|Department of Public Information • News and Media Division • New York|
PRESS CONFERENCE BY Chairman of Ad Hoc committee
on convention on disabled persons’ rights
At a press conference today, Ambassador Don MacKay of New Zealand announced that the final phase of negotiations for the Convention on the Rights of Persons with Disabilities were under way, and it was likely the Convention text would be completed before negotiations concluded on 25 August.
As the first human rights treaty of the twenty-first century, the Convention would mark a major shift in the way the world’s 650 million people with disabilities were treated, he said. It would serve to promote, protect and ensure the full enjoyment of all human rights by persons with disabilities and covered a number of key areas, including accessibility, personal mobility, health, education, employment and non-discrimination.
Mr. MacKay, the Chairman of the Ad Hoc Committee negotiating the Convention’s text, noted that, though there were still some issues left to resolve, he was pleased that the negotiating process had been “extremely interactive”, with colleagues of civil society and Governments working alongside one another. He remarked that participating civilians were crucial to the negotiations as they brought the human element to light and were furthermore instrumental in helping choose the language to be used in the Convention.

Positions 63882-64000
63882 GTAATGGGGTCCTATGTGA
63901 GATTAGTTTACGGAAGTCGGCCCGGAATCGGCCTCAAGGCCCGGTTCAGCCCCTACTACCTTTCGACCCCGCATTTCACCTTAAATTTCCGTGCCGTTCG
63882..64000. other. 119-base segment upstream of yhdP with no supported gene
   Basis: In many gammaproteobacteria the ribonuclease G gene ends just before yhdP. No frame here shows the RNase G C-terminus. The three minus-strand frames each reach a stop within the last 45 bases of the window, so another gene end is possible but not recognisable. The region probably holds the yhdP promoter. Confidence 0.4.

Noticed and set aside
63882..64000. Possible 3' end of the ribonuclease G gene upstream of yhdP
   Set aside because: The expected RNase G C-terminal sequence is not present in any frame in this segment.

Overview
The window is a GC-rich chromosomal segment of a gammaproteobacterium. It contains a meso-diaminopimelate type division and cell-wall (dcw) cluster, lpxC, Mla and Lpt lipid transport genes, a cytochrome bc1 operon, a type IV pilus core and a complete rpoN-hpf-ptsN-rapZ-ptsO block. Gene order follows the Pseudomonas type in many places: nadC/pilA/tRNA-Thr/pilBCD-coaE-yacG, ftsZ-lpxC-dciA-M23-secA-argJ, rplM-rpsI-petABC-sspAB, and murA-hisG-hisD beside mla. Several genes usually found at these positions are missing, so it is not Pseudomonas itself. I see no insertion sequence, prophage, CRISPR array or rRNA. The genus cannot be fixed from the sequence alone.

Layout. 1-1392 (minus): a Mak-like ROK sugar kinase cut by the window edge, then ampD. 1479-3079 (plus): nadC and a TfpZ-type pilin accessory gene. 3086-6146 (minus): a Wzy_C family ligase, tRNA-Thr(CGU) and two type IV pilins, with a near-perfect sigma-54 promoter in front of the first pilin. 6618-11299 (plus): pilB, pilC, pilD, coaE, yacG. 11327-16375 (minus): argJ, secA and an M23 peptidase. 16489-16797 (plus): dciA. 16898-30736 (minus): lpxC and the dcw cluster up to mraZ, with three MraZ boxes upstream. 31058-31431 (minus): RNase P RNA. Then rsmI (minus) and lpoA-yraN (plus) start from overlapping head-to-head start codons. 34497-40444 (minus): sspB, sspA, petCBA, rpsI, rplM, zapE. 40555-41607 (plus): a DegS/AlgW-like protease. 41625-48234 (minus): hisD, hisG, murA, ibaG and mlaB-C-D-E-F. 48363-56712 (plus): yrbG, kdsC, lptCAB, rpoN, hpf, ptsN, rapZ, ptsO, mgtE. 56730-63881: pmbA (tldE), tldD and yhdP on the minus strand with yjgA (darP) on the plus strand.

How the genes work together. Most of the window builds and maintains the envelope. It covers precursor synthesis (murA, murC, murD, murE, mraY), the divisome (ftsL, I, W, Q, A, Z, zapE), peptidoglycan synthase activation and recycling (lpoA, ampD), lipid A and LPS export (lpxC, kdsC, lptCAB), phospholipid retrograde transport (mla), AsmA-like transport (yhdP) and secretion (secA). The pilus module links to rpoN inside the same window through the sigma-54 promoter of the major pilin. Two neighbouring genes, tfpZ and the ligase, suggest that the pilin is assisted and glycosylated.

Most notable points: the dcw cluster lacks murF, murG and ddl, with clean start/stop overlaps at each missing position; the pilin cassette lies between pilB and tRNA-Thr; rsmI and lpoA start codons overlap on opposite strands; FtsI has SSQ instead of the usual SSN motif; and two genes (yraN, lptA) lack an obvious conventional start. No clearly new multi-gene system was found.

Although the issue of equal human rights for all, disabled and non-disabled persons alike, might be a redundant one, he said that persons with disabilities lived in a reality which was quite different. “As a group they have not enjoyed those rights”, he said. “A code and a framework would ensure that this happens.” Though the Convention did not create any new rights or entitlements, it expressed the existing rights in a manner that addressed the needs and situation of persons with disabilities.
Maria Veronica Reina, President of the Centre for International Rehabilitation in Argentina, said, “We want to participate in society.” She described a world in which persons with disabilities were sometimes not allowed to marry and often did not have equal access to education.
Persons with disabilities remain among the most marginalized of all populations and are barred by a wide range of physical, legal and social barriers. The Convention could lead the way to legislation that reshapes the public’s thinking about persons with disabilities, in everything from building and civic design to transportation, education, employment and recreation.
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